Conference-debate (in French) with Céline Rase (UNamur) as guest speaker.
A discussion led by Jean-Philippe Schreiber (ULB).
The end of the war is a time of reckoning. Everywhere in the country, those called traitors to the fatherland are hunted down. Among them are the collaborators of Radio Brussels, the station which broadcast German propaganda during the dark years. Two spectacular trials begin before the Military Courts to judge the notorious speakers and journalists. The others, columnists, actors, musicians, typists and other civil servants, involved in a more "ordinary" collaboration, which they often considered insignificant or inevitable, will pass before purge commissions set up within the liberated radio. Thus, like other administrations in the country, the Institut National de Radiodiffusion (INR) sanctions members of its staff who have not maintained a sufficient patriotic distance from the invader. The symbolic stakes of this vast operation of "ideological redemption" are such that the sanctions are severe: at the INR, no one skimps when it comes to making amends. But judgment is hasty, inconstant, and in the irregularity of the treatments reserved for similar cases, the obstacles and interferences of the changeover are revealed: not only are the agents of the repression confronted with unsuspected material, technical and legal difficulties, but moreover they cannot jeopardize the revival of a media that has just demonstrated all its power. It is through this narrative, which goes backwards from the sanction to the fault, that we invite you to immerse yourself in this detailed, almost "sonorous" history of a war on the airwaves that was so noisy that its (mythologized?) echo still resonates in our collective memory.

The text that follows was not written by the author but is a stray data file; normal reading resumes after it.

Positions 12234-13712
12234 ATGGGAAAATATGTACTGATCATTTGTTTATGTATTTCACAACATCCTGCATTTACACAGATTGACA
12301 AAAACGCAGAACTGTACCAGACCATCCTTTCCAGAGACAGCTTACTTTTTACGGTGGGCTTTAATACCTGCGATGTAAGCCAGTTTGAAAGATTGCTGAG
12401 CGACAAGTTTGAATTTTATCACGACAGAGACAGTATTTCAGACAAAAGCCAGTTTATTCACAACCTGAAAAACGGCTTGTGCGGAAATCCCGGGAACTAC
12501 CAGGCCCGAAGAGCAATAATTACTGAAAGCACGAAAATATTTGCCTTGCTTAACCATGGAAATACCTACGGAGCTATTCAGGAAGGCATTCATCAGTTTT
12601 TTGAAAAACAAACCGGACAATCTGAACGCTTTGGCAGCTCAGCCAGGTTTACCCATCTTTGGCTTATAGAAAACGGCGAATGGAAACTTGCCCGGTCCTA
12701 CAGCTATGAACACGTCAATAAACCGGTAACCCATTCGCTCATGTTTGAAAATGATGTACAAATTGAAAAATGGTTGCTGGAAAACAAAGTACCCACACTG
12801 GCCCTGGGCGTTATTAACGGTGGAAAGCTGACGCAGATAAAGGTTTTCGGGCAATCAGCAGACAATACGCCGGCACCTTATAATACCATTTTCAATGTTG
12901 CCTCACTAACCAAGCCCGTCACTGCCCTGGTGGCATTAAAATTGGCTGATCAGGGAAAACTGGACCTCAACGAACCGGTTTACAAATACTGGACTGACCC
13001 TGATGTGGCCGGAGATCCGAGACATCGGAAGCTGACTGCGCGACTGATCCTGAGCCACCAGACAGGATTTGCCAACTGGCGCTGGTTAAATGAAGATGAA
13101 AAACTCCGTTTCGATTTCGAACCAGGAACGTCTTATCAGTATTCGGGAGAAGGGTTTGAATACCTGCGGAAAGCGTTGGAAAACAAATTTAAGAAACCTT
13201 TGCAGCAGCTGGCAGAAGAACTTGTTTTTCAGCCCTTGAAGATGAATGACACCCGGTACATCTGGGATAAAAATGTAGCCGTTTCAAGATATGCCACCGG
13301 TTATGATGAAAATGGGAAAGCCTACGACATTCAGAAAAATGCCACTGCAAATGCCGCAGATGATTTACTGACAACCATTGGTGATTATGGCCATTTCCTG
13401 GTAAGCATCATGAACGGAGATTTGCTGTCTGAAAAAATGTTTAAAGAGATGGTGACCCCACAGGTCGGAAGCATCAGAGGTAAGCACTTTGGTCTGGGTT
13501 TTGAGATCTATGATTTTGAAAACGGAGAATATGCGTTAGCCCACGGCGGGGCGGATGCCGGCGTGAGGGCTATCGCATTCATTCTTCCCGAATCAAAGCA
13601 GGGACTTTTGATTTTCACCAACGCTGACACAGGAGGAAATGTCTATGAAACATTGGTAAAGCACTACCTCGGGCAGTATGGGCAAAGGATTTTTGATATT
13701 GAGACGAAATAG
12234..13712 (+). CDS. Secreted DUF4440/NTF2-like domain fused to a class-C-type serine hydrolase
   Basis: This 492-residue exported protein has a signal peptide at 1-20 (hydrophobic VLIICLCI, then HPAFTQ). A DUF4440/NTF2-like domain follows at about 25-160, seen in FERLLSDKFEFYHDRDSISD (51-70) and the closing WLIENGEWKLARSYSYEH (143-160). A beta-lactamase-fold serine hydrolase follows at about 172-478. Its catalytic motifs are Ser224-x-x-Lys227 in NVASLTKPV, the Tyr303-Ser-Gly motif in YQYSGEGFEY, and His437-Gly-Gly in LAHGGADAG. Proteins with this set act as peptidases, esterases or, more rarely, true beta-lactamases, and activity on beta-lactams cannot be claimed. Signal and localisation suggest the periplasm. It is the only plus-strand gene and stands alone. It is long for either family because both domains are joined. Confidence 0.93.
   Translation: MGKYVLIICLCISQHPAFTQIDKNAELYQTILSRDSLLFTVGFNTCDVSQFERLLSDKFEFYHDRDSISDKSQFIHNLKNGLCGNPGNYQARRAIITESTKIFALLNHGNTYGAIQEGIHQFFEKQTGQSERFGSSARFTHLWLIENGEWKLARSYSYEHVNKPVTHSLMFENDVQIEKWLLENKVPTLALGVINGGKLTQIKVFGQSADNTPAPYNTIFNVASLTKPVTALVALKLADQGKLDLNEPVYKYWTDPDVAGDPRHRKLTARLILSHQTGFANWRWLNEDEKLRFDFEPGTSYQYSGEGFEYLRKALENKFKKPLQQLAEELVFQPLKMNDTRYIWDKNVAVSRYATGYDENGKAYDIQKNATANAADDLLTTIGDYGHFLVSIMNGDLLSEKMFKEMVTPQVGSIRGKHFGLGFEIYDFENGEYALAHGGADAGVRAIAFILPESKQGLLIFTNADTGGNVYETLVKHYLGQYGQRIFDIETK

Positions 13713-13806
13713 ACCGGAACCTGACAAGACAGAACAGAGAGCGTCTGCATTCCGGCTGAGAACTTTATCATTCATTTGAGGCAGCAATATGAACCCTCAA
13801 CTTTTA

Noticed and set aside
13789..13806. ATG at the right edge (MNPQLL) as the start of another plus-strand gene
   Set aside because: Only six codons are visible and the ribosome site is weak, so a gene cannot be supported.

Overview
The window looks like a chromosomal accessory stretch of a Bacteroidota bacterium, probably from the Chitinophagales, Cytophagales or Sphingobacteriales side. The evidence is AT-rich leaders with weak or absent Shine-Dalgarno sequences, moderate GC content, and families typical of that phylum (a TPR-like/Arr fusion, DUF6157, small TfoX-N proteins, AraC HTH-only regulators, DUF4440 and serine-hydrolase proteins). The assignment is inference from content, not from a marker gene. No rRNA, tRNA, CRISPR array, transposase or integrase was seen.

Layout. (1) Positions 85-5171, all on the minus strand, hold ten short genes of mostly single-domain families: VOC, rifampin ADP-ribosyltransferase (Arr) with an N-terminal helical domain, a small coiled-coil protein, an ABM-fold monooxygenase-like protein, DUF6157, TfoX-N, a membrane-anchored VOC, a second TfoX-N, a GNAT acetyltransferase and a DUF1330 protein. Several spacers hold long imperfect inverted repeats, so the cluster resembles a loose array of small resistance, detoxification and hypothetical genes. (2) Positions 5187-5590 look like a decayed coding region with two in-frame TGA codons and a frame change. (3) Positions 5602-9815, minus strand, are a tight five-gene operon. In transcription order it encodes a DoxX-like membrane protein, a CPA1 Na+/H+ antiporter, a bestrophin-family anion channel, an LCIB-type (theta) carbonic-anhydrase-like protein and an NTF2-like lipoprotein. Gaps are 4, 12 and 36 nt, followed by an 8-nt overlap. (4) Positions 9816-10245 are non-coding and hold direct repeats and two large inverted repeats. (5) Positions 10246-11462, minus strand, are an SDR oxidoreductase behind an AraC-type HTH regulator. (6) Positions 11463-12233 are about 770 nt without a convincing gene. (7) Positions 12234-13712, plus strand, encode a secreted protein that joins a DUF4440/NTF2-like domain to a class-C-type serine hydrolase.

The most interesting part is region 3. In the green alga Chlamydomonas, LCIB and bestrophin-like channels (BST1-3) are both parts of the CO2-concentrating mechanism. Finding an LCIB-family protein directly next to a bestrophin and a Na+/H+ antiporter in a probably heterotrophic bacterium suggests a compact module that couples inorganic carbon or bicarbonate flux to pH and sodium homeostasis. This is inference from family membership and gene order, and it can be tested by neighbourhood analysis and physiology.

Céline Rase is a doctor of history at the University of Namur and holds a master's degree in journalism from UCLouvain. Interférences: Radios, collaborations et répressions en Belgique (1939-1949) is the publication resulting from her PhD thesis defended in 2015. It brings together two of her favorite subjects, the media and the history of the Second World War.
After four years spent in the Communication Department of the FNRS, she returned to the University of Namur where she is in charge of the course Questions d'histoire de l'époque contemporaine devoted to the theme of collaboration and post-war repression. In the framework of a post-doctorate, she is also leading a project of scientific valorization and popularization centered around the little-known figure of the biologist Hector Lebrun. This research project is associated with the realization of an exhibition and the production of podcasts that question the constant evolution of scientific knowledge, practices and positions.
A graduate of the Université libre de Bruxelles
and the École des hautes études en sciences sociales (Paris
), with a doctorate in philosophy and literature (1993), Jean-Philippe Schreiber
is a professor at the ULB
where he teaches the history and law of religions.
Director of research at the Fonds national de la Recherche scientifique
, he directed the Centre interdisciplinaire d'étude des religions et de laïcité
from 2003 to 2007. His research and publications are devoted to the history of modern and contemporary Judaism, the history of immigration, anti-Masonicism, the relationship between memory and history, and Church/State relations.